Wednesday, January 18, 2012
Sunday Brunch at The Gallows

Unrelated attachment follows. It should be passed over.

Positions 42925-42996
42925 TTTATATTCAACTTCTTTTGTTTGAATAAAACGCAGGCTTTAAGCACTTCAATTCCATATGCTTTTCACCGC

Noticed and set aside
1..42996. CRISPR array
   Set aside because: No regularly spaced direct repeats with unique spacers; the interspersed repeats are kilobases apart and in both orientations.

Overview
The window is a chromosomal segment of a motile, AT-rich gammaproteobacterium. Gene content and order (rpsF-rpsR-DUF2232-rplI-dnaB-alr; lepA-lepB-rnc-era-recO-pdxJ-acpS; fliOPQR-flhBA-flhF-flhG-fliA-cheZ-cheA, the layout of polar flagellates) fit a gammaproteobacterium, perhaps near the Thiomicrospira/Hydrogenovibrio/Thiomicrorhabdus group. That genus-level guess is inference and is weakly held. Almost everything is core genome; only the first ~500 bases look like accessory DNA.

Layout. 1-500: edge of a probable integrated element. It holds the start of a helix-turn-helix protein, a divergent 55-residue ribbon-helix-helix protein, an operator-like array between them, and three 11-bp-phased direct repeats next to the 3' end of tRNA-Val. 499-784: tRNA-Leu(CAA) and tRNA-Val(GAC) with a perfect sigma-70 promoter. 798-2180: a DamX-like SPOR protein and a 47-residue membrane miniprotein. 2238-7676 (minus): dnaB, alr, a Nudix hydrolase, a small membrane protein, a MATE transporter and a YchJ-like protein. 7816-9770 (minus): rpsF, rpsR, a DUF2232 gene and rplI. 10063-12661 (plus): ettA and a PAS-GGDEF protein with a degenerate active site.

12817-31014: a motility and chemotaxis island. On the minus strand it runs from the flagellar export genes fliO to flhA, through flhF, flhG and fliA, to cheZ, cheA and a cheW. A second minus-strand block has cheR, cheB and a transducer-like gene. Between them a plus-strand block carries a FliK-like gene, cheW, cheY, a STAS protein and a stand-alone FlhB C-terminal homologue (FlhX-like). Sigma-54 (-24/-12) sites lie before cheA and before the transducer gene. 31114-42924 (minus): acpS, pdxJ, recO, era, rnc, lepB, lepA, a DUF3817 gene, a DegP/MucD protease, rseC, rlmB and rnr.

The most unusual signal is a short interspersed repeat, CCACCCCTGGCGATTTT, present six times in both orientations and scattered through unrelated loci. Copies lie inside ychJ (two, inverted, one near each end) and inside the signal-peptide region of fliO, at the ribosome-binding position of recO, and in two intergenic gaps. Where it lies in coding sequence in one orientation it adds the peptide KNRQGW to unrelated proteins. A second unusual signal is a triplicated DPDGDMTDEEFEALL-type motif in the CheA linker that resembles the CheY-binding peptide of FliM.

The Gallows is at once thought provoking, unconventional and quirky meets welcoming, comfortable and exciting. The versatile feats are present among every aspect of the experience, from the food and the cocktails to the ambiance, decor points and even the staff. Whats makes this spot a neighborhood hangout, one I'd surely frequent if I lived in the South End, is its simple and straightforward presentation, void of any pretension. The unusual decor is subtle, if you didn't look up as you entered the vestibule you'd miss the mounted dinosaur head flanked by a swarm of bats. Same goes for the porcelin hand display parading overhead at the bar. Fists and wrists tied to thick knotted twine loosely carrying gold orbes front well appointed shelving where a single black crow (mascot?) sits mounted in the center. The mod lighting is the opposite of subtle, funky firecracker fixtures explode over the dim lit dining room and translucent globes shine down on the bar area. Following suit are some seriously awesome breakfast cocktails; simple in execution but ever-so-inventive, Adam and I had two rounds each and then proceeded to recreated them at home that afternoon! The Tounge Terror ($9) does just that. A glorified greyhound, in this reinvented classic zippy vodka and tangy grapefruit mingle with the added flair of cumin and a photogenic lime garnish. The extremely tart citrus fruit and powerful, aromatic spice combo indeed wreak subtle havoc on the tongue. Combining Pabst Blue Ribbon on draft and thirst quenching orange juice The Brass Monkey ($6) aka "poor man's mimosa" is surprisingly good. With its light body and carbonation on the heavy side, PBR gets the job done for less. It paired perfectly with Adam's Sunnyside Burger ($15) of which I did get to sample a bite of the runny egg, bacon and American cheese goodness over a juicy flat patty. I ate lots of his lightly crisped fries dipped in excess egg yolk and almost wished I'd ordered the Sunrise Poutine ($15). Almost. I was persuaded by the Fried Chicken and Waffles ($14), and when I questioned the bartender she recommends them without a moments hesitation. The food comes out in no time. Surprise! Golden brown Chinese chicken fingers meet a similarly colored fluffy homemade waffle in this fun, kitschy brunch dish. I have a special affection for Chinese chicken fingers, (I would never order Chinese takeout without them!) so I thought this was really cool. They were exceedingly tastier and more refined than my takeout, though! Cradling crunchy walnuts in its defined squares and piled with sticky caramelized apples, the waffle base loaded with contrasting textures keeps each bite interesting. Warm syrup was drizzled with restraint, achieving an ideal balance of sweet to the savory. (Mostly sweet, a little savory.)Definitely make it a point to get here for Sunday brunch! (Served from 10:30 - 2:30.) We were well attended and felt content to linger at the bar; with the sun streaming in from the windows overlooking Washington Street, it was bright and relaxing. Upon exiting, the host bid a cheerful goodbye as the dimly lit dining room beckoned me back for dinner.